WeTransfer recommends various checks if you receive such an email, which could be an attempt to steal your login details or install malware on your machine. In addition to more general advice, they specially ask recipients to check if the layout is different from the layout you usually see when you open a WeTransfer mail. Check the sender’s address. WeTransfer always send their service-related emails from “…@wetransfer.com”. If the email is sent from a different address, don’t open the download link. Additionally, they advise to check the address the email was sent to. They only ever send a transfer email to your own email address. Not to “undisclosed recipients” or to other addresses.
World Bank issued a press release in August this year asking individuals and businesses to take care not to fall victim to investment scams, known as advance fee fraud schemes. Some of these schemes’ misuse are in the name of World Bank or falsely claim to be affiliated with the World Bank Group.
Advance fee fraud schemes involve solicitations that encourage potential victims to provide personal information such as signatures or bank account information, and to pay certain advance fees, often described as “processing fees” or “finder’s fees”. In return, the potential victim is promised sums of money which the scammer has no intention of paying.
The Portuguese Tax and Customs Authority (AT) in August warned of fraudulent email messages using the “finance portal” address and urges taxpayers not to open the suggested link.
“The emails were from the portaldasfinancas.3aqb9 @ .pt address where they are asked to click on a link that is provided,” says AT, noting that “these messages are false and should be ignored”.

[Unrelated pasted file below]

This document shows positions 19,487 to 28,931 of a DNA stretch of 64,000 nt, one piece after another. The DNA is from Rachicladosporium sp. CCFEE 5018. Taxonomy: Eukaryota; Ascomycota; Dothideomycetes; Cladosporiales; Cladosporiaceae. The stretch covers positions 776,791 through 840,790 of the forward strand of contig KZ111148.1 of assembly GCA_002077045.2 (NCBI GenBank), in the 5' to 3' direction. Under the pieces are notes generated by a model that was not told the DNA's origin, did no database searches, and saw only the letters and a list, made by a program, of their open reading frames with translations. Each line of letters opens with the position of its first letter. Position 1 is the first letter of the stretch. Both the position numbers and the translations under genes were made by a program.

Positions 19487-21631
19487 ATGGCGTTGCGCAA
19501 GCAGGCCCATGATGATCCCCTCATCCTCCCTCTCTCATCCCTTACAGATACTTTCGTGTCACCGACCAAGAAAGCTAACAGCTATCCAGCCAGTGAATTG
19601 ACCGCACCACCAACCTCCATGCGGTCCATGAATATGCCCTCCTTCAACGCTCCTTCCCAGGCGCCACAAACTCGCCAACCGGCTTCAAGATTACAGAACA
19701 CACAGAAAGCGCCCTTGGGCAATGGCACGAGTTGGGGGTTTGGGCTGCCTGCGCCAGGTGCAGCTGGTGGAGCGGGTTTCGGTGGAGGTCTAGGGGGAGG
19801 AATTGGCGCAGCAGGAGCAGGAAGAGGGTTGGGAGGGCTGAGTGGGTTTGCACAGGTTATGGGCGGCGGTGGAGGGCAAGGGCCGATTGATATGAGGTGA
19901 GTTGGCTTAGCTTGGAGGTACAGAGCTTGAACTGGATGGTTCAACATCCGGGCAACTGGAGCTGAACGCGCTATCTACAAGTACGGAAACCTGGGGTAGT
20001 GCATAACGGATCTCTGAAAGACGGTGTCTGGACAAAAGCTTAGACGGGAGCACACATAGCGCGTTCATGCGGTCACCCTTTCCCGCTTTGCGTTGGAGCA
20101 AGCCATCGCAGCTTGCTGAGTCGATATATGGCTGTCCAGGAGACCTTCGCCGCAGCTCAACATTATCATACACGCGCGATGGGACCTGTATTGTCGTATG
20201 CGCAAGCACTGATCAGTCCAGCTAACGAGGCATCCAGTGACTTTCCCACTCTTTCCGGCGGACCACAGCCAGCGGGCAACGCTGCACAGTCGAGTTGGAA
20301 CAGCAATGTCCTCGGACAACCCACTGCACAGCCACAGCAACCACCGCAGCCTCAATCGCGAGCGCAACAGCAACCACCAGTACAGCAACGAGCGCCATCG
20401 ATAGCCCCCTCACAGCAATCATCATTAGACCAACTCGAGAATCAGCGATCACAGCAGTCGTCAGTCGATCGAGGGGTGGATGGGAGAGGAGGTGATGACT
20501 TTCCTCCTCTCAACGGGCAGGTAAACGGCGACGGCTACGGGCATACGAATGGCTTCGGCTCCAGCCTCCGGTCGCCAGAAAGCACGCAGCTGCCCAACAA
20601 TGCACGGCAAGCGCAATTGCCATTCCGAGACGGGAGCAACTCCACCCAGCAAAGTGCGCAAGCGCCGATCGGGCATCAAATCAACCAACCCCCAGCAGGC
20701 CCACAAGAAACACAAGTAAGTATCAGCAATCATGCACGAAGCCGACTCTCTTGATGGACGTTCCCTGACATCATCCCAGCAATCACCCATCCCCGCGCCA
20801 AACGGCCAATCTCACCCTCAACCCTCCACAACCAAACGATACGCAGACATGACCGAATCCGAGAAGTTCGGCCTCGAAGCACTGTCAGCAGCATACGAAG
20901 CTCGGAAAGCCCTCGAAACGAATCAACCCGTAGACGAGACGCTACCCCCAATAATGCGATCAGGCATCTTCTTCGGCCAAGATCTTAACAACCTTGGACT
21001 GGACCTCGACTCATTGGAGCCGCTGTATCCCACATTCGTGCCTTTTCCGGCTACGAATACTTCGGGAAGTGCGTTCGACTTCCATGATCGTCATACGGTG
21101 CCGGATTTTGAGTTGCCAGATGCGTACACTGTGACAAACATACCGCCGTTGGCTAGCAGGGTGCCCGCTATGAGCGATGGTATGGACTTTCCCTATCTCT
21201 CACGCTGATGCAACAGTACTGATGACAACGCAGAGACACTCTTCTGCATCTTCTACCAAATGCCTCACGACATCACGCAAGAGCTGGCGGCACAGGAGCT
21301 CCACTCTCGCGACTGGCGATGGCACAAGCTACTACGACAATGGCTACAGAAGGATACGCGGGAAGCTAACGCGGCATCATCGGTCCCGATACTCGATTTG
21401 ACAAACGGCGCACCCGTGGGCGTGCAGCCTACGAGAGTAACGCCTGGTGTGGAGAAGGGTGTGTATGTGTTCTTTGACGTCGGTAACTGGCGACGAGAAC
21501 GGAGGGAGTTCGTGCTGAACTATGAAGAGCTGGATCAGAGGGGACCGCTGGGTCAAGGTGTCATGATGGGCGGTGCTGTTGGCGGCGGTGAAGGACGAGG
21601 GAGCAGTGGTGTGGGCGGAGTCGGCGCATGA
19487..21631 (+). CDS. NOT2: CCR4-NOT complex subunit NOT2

Keep in mind that most reputable companies will not request personally identifiable information or account details via email. This includes your bank, insurance company and any company you do business with. If you ever receive an email asking for any type of account information, immediately delete it and then call the company to confirm that your account is OK.
Do not open attachments from suspicious or strange emails – especially Word, Excel, PowerPoint or PDF attachments. Avoid clicking embedded links in emails, because these can be seeded with malware. Instead, visit the site directly by typing in the correct URL address to verify the request, and review the vendor’s contact policies and procedures for requesting information. Hovering your curser over an embedded link will show the link’s URL.
Always remember to use virus protection and anti-spam software to protect yourself when malicious messages slip through to your computer.
By David Thomas
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David Thomas is a former Assistant Commissioner of the Hong Kong Police, consultant to INTERPOL and the United Nations Office on Drugs and Crime.
In 2011, he founded Safe Communities Algarve to help the authorities and the community prevent crime. It is now registered as Associação SCP Safe Communities Portugal, the first national association of its type in Portugal.